There are many types of WordPress plugins available for metrics, both simple and advanced. These types of plugins really come in handy because they help to analyse your blog’s content and can show you how much your readers like or dislike what you’re publishing.
Today, I want to share the Advanced Blog Metrics plugin for WordPress. This plugin really caught my eye because it’s really easy-to-use and goes beyond the basics; it provides insight about your posts and post comments via seven beautiful dashboard widgets.
Advanced Blog Metrics will help you to learn more about your readers and how they react to your posts on a daily basis; this plugin can help you to improve the performance of your content. Plus, it even shows you how well your posts are doing on Facebook; you can see the post with the most Facebook ‘likes’ and most Facebook ‘shares.’
Once you install and activate Advanced Blog Metrics, you’ll see that it adds its own menu to your blog dashboard. There aren’t any sub-menus, and there’s no setup needed; it works right out of the box.
The only thing that you can customize, is the starting date. By default, Advanced Blog Metrics will use the date of your first post, but you can change this to something else if you’d like.
Widgets, Widgets, and more Widgets
You’ll see that Advanced Blog Metrics adds seven insightful widgets to your dashboard. You can, of course, hide the widgets that you don’t want to use (via the screen options panel at the top of the page).
Learn More About Your Post Comments
There are 4 widgets that give you insight about your post comments: 5 posts which generate the most comments; when do your posts generate the most comments; comments; and 5 authors who comment the most.
I had issues displaying the 5 authors who comment the most, but it’s because of one simple reason (as pictured above). Unfortunately, you need to have this option checked under the Discussion options page: “Users must be registered and logged in to comment.” If that’s not checked off on your blog, then this widget will not come in handy for you and you’ll probably want to hide it. I prefer to allow all users, both registered and unregistered, to comment on my blog, so it’s ok with me if I can’t see my top 5 authors.
Do you know the top 5 posts that are generating the most comments on your blog? The “5 posts which generate the most comments” widget will show you, along with how many comments each post has received. From this alone, you can get a better idea of the type of content your readers like. If you try to write more posts like these top 5, and you’ll be on your way to more traffic and comments.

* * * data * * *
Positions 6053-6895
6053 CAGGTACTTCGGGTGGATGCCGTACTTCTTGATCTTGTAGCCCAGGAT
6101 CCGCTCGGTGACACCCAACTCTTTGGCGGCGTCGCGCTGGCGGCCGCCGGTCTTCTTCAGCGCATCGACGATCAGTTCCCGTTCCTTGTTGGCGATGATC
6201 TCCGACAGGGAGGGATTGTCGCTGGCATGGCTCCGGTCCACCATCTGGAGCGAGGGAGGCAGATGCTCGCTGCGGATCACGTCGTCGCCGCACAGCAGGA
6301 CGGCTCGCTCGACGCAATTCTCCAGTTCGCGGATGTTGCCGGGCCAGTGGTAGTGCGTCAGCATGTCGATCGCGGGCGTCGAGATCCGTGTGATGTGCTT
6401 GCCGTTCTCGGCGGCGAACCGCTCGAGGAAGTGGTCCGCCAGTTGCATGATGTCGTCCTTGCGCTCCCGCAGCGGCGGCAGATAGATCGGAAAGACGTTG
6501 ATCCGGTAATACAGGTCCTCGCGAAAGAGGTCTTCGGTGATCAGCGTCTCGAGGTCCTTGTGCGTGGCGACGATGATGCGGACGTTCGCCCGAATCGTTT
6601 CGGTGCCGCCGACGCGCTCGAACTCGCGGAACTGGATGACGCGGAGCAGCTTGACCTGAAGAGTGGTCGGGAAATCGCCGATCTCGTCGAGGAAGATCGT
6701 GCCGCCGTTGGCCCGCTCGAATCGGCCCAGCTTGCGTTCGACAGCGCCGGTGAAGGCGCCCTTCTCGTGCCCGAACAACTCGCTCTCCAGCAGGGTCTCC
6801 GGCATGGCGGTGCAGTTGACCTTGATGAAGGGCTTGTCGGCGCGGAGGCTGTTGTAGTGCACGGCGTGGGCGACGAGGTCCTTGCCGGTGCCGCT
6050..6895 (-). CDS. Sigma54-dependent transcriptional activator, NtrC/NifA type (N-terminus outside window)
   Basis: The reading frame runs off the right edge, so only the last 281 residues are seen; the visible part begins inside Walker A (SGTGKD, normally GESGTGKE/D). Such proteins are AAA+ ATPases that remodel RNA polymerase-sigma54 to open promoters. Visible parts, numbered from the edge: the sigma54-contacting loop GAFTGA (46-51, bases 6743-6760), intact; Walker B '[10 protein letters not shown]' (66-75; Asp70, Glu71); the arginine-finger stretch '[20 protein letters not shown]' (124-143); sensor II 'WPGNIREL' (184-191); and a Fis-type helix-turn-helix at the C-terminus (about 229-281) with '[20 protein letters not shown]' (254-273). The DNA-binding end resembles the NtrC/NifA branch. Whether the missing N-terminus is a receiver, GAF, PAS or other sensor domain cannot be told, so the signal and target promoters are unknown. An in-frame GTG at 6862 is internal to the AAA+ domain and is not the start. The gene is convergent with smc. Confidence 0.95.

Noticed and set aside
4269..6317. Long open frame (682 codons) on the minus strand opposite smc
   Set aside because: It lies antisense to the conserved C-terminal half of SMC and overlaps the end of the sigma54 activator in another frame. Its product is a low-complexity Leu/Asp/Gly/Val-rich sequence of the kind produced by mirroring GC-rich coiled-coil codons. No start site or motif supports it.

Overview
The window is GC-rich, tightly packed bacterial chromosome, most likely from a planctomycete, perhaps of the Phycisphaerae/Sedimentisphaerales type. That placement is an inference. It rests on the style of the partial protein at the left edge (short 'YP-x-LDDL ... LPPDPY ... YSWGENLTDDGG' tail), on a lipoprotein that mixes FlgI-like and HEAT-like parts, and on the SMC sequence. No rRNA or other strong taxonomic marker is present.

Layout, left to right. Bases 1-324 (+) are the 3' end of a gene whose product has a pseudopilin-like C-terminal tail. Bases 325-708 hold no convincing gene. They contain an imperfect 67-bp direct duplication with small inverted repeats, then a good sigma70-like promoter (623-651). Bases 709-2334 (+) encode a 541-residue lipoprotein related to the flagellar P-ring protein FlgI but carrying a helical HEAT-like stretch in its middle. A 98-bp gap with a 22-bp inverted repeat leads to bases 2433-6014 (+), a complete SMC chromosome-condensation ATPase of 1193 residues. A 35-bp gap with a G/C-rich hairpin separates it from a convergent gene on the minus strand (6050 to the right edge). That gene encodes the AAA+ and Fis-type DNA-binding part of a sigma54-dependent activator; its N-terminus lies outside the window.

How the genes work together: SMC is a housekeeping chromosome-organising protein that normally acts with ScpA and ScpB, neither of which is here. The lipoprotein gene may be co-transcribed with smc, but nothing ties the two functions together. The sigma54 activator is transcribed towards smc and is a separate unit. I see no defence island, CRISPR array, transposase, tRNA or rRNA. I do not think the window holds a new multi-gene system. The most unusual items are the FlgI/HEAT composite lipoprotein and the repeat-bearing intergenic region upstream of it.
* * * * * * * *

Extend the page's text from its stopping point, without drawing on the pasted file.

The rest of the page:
You can also see the day of the week that your posts generate the most comments, and see how many total comments you’ve received for each day. The “comments” widget displays the exact number of: approved comments, comments per day, comments per post, and words per comment.
Learn More About Your Posts
There are 3 widgets that give you insight about your posts: 5 posts which generate the most Facebook shares and likes; when do you post the most; and posts.
The “posts” widget displays the exact number of: posts, posts per day, comments per day, and words per day. On the “When do you post the most?” widget, you can see the day of the week that you’ve had the most posts. You can also see how many posts you’ve had on the other days of the week.
If you want your blog content spread out evenly, this widget will give you a good idea of when to post more or less. Plus, you can use this in conjunction with the “5 posts which generate the most comments” widget to see if you’re posting on the day(s) that your readers are commenting the most.
Finally, there’s the “5 posts which generate the most Facebook shares and likes” widget (pictured at the top of the post). If you’re looking to get more Facebook likes and shares, this will show you exactly the type of posts that you need to write more of.
Advanced Blog Metrics may not display advanced analytics or statistics about your blog, but it sure does provide helpful information regarding your posts and post comments. If you’re trying to find out the types of posts that have the potential to go viral on your blog, this plugin gives you a good start. It can also help you if you’re having a bit of a Writers’ Block; you can simply take a look at your top performing posts and go from there.
If you want to improve your blog’s content and increase the number of comments you get your posts, the data is there. It’s up to you whether you use it or not.
What type of blog metrics plugin do you use on your blog?